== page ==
The littoral regiment will have battalion-size units, about 2,000 troops total, and have long-range fire abilities that can hit ships. Mr. Austin said the change would lead to a presence that is “more lethal, more agile, more capable.”
The agreement will not increase the number of Marines serving in Okinawa, officials said. But it will allow Marines to deploy faster if tensions intensify. Pentagon officials said the restructuring is partly to deal with China’s growing military activity and presence, including around the island of Taiwan, a self-governing democracy that the Chinese Communist Party intends to bring under its rule.
Last month, the Kishida administration released a new national security strategy in which Japan committed to spending 2 percent of its gross domestic product on its annual defense budget, a substantial increase.
Although it was the longstanding goal of the slain former prime minister, Shinzo Abe, to revise the pacifist clause in Japan’s postwar constitution to reflect the country’s ambitions to change its military posture, Mr. Abe was killed before any revisions went through. But in 2015, he had pushed through legislation to authorize overseas combat missions for Japan’s military. As the current government has moved to expand military spending and acquire new equipment, the public — once staunchly opposed to any move that suggested Japan was abandoning its pacifist status — has been largely supportive.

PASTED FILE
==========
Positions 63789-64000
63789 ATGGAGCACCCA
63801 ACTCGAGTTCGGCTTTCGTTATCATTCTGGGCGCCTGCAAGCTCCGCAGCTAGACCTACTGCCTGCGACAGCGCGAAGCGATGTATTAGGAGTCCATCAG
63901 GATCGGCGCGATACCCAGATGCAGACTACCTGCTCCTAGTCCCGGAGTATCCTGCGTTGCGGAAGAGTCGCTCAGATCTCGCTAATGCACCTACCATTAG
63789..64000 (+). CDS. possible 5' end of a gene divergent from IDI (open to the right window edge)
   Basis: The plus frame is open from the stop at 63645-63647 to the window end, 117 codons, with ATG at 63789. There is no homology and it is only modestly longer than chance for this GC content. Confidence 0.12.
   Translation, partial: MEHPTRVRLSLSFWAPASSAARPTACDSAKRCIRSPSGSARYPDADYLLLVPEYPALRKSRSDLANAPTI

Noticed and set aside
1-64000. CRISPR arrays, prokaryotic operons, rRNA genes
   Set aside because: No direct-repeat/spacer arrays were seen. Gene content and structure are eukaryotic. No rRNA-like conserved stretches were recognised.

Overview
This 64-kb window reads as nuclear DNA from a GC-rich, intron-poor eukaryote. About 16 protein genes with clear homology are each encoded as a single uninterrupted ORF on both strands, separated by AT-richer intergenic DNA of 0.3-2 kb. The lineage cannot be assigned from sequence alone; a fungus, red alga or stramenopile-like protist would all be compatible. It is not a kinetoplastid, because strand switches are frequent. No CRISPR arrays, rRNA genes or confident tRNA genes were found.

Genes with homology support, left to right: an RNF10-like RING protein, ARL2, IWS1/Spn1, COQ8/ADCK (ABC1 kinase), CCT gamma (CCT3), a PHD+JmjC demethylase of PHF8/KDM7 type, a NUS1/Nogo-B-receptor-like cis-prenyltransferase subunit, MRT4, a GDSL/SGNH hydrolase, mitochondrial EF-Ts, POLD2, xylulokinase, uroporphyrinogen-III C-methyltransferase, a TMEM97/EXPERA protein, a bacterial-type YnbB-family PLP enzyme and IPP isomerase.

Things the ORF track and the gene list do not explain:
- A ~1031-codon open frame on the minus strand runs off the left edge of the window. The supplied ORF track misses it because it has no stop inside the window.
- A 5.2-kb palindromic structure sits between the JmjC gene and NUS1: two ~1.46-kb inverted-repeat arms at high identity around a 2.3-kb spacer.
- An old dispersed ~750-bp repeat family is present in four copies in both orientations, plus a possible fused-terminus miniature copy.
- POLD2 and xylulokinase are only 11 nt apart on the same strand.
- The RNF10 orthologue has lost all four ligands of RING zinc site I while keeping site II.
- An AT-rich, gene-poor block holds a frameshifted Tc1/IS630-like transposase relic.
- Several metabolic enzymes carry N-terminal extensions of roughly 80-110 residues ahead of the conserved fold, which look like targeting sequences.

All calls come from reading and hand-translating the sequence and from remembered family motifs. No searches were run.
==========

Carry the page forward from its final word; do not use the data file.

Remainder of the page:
Russia’s invasion of Ukraine last year has made American, Taiwanese and Japanese officials more anxious about the possibility of China trying a move on Taiwan — perhaps not in the coming months or years, but possibly by the end of the decade. Much depends on how Chinese officials perceive the balance of military strength in the region, which includes American forces, U.S. officials say.
Japan is concerned about greater maritime activity by the Chinese military in the East China Sea and around the Senkaku Islands, which is disputed territory between the two governments.
The Biden administration has been working closely with the Japanese government on a range of other security issues in Asia, including North Korea’s ballistic missile testing and its nuclear program. U.S. officials have sought to bolster cooperation with Japan and South Korea over the threats from Kim Jong-un, the leader of North Korea.